VR: Alright, I need you to take my hand because I’m gonna take you on a kind of long walk with me here for a second. I’ve been saying for a while that, and it doesn’t necessarily have to do with the election of Donald Trump, but America’s image abroad has been really in decline in the last few years. I’ve kind of noted that there’s a parallel with that in MMA, where the UFC was seen as the end all, be all, but now popularity is somewhat waning, their image has not been great in recent years and we’re seeing more organizations and groups outside of the UFC flourishing. It’s not entirely different from what we’re seeing internationally in the real world, if you wanna call it that. We have other countries deciding “look, we’re just gonna do things our own way“ because they feel they can’t rely on American support for certain things. I wanna know if that perhaps informed your work or if that ever popped up in any of the stuff you encountered?

JB: Yeah. If I’m hearing you right, you’re asking about the need to retreat into MMA?

VR: Well, using this as a metaphor with the UFC being the United States and other countries being other organizations.

JB: Not in those particular terms, I think in slightly broader terms the parallel of America as the Empire and the UFC as the Empire, both wildly successful for a time, the last superpower remaining. Now the still are but it’s starting to deteriorate and crumble. It might happen very slowly, but it feels like — I don’t know if I should borrow this term — but it feels in a way like the end of history. This is the end, this is the finished product and there’s no sunrises on the horizon.

VR: Is there anything else you would have wanted to include that didn’t make it into the final product?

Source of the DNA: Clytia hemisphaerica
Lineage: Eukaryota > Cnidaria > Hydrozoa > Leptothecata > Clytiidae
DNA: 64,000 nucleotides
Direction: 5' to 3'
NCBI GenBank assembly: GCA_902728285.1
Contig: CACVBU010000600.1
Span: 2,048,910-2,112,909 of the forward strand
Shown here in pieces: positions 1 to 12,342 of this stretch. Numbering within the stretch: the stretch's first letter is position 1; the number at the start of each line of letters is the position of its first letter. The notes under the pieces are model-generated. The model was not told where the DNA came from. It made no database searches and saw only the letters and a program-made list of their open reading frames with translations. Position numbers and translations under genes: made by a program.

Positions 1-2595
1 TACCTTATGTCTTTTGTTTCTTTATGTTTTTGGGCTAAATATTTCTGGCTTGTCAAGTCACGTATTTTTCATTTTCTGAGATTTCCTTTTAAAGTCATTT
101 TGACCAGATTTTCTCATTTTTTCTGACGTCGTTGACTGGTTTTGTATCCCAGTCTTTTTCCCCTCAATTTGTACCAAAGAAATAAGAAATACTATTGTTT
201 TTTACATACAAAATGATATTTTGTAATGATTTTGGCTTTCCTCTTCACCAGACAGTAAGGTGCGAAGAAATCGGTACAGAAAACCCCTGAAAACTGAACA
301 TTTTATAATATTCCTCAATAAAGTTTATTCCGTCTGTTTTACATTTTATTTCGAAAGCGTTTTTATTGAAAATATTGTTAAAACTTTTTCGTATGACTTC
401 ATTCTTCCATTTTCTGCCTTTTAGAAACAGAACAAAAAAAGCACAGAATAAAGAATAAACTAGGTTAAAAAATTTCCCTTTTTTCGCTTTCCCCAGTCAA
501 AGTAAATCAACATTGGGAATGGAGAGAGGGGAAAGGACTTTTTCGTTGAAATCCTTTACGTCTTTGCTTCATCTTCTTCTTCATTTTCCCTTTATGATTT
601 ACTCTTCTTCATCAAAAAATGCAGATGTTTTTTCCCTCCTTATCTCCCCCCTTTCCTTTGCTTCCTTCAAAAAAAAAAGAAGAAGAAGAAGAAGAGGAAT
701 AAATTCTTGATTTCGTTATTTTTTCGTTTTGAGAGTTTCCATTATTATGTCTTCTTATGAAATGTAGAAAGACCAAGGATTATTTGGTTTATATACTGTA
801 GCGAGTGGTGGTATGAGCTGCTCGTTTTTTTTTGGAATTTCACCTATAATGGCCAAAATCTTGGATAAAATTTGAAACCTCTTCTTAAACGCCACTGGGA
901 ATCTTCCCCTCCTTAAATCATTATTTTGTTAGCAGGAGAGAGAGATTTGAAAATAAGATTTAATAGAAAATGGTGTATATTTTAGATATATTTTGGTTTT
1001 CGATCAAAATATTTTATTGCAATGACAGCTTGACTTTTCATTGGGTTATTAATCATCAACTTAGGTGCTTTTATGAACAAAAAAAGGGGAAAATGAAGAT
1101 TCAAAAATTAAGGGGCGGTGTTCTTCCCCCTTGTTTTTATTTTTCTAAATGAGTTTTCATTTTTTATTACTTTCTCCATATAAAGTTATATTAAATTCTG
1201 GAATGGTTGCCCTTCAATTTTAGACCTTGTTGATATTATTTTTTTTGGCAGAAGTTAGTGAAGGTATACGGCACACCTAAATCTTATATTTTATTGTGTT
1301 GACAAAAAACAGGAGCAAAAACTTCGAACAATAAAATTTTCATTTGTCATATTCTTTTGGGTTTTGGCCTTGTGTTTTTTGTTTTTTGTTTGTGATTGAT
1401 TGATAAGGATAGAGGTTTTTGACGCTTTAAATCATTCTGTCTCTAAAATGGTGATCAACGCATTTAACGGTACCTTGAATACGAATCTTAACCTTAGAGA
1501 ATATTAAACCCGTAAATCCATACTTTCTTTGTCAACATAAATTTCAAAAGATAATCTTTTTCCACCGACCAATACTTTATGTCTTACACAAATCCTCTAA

JB: Not particualrly as far as… there was one. I will say there was one story that I was hoping to fit in there and that was the story of UFC 1. The very first fight, I can’t remember how to pronounce his name. Teila Tuli?

VR: Yes.

JB: It was him vs Gerard Gordeau, and I remember thinking “ah, this is going to be a boring fight.“ And it’s just, it might be among the most violent fights I’ve ever seen in the UFC. And the fact that Tuli’s tooth got stuck in Gordeau’s foot, apparently…

VR: The one that didn’t go flying…

JB: Right, exactly. They told him “you have two choices: we can take the tooth out and there will be blood everywhere and you can’t fight again tonight, or we can tape it up and just leave the tooth in your foot.“ (Laughs) And I was like ”that’s so cartoonishly disgusting.” I kind of wish I had found a way to leave it in there, but Felix and I were so busy talking about Royce Gracie and Ken Shamrock and everything that it didn’t really fit. That was a special one.

VR: His streak of being dirty didn’t end there. He actually blinded a guy in Japan in one eye.

JB: Yeah! I heard.

VR: But not long ago he was actually training with Royce.

JB: Oh, wow. OK. One funny thing about that was that we talked about Gordeau biting Gracie in the ear and all this notoriously dirty stuff. And of course our script went to our legal team to give it a defamation read to make sure that we weren’t defaming anyone legally. Our lawyer was like “I dunno, can we call him ‘dirty‘? Do we have confirmation that he bit Gracie’s ear?“ I was like “I bet I can find something“, and I look up Gordeau and he has a video up on YouTube with of him saying “yeah, I bit him and this is why I did it“ (laughs). That made it really easy on us, for sure.

VR: Is there any follow up to this in your mind, or any other project you already have your eye on?

JB: I would love to work with Felix again in some way. Probably wouldn’t be for a while, if at all. But I do know that regardless of whether or not it’s done by us or someone else, there’s so much more ground to cover. The stuff that Karim Zidan has written about alone, the way the sport is being used to prop up nationalism and for sportswashing for corrupt leaders and stuff. It’s more rife with political consequence than any other sport right now. So I don’t know if I’m the one to do that, but someone should definitely do something along those lines.

Jon Bois is an associate editor for SB Nation, and more of his work can be found here. You can also check out his YouTube channel and follow his misadventures and musings on Twitter.